As technology permeates every aspect of marketing, IT is quickly becoming a strategic partner to the marketing team -- or it should be. All too often, IT and marketing are facing off rather than working together. Here’s what marketers need to know to work well with the tech team. Brought to you by Rackspace.Learn more
Deborah Conrad, Intel's chief marketing officer since 2008, plans to leave the company at the end of April after 27 years at the tech company.
"It's time to close this chapter so I can open a new one. It's a good time for me to step aside and let someone new come in," said Ms. Conrad, 51. "I've been CMO for six years. That's the longest time I've had at one job at Intel," she said. "I'm really ready to go explore and see what's next for me."
In the fall, she reached the 27-year mark at Intel, including six years as CMO and another landmark: the one-year mark of her return to the position after a 10-month hiatus in 2012 when she was treated for breast cancer.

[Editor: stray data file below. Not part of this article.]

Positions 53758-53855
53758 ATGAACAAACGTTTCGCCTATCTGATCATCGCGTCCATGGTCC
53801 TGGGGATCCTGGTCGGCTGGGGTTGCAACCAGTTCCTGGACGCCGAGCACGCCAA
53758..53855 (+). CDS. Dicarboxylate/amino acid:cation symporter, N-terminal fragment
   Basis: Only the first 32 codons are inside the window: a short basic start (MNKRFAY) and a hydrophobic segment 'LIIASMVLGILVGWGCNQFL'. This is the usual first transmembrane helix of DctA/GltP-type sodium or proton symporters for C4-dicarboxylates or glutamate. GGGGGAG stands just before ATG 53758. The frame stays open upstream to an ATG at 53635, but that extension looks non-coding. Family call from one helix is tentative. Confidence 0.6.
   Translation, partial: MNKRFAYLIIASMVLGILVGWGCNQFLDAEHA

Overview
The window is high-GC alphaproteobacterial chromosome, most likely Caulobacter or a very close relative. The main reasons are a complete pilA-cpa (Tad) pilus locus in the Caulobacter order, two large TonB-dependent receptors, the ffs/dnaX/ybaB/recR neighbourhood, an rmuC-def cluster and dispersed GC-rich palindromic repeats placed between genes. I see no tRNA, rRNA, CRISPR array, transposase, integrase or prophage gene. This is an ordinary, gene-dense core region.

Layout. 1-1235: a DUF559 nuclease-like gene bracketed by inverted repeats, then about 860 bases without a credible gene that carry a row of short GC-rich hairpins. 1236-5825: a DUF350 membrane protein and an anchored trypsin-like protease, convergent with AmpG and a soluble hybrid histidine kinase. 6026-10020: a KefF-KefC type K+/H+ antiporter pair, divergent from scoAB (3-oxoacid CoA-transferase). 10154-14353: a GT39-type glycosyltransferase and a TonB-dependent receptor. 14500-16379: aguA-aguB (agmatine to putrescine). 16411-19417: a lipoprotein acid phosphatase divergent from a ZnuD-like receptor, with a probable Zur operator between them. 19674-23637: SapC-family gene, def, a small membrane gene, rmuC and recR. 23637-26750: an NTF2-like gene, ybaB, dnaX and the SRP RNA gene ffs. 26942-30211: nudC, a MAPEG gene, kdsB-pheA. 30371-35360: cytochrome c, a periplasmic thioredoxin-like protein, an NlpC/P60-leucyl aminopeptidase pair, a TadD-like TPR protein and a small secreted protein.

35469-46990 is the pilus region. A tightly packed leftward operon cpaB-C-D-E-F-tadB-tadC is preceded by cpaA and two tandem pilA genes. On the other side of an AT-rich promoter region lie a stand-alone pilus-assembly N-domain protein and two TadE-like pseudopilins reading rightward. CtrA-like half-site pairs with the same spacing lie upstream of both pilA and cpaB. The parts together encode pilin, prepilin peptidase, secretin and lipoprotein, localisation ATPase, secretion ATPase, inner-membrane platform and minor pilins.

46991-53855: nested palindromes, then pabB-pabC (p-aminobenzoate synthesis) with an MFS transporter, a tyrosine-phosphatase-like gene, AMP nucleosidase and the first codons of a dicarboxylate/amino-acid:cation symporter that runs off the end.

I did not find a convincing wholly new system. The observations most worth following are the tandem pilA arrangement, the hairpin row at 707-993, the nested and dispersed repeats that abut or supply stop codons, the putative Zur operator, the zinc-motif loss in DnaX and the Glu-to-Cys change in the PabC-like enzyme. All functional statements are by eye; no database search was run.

During her remaining tenure, she will assist Intel CEO Brian Krzanich in the search for her replacement. She will help him start the search process and work on "scoping out the assignment and how that might look different than mine," said Ms. Conrad.
Some of the content and campaign efforts she is most proud of are the content initiative The Creator's Project; the employee-driven "Sponsors of Tomorrow" ad campaign; and Intel's current marketing platform "Look Inside." The company's agency is Venables Bell.
"During her time at Intel, Ms. Conrad has logged many accomplishments, from helping to launch the company's Asia Pacific business in the mid-'90s and overseeing the Apple-Intel relationship when Apple shifted to Intel processors in 2005. As CMO, she counts as a highlight shepherding Intel's move into digital, going from "laggard" to a top digital marketer. Under her tenure Intel stayed in the Interbrand top 10 over the past decade even as new brands like Samsung, Apple and Google joined the group.
"She's a force," said Josh Feldmeth, CEO of Interbrand New York, Toronto and San Francisco. "She not only propelled Intel to unprecedented heights in terms of branding strategy, but she's also been very influential for a couple of generations of people within the Valley. Her legacy is very solid."
Ms. Conrad serves on the boards of the Intel Foundation and The Ad Council.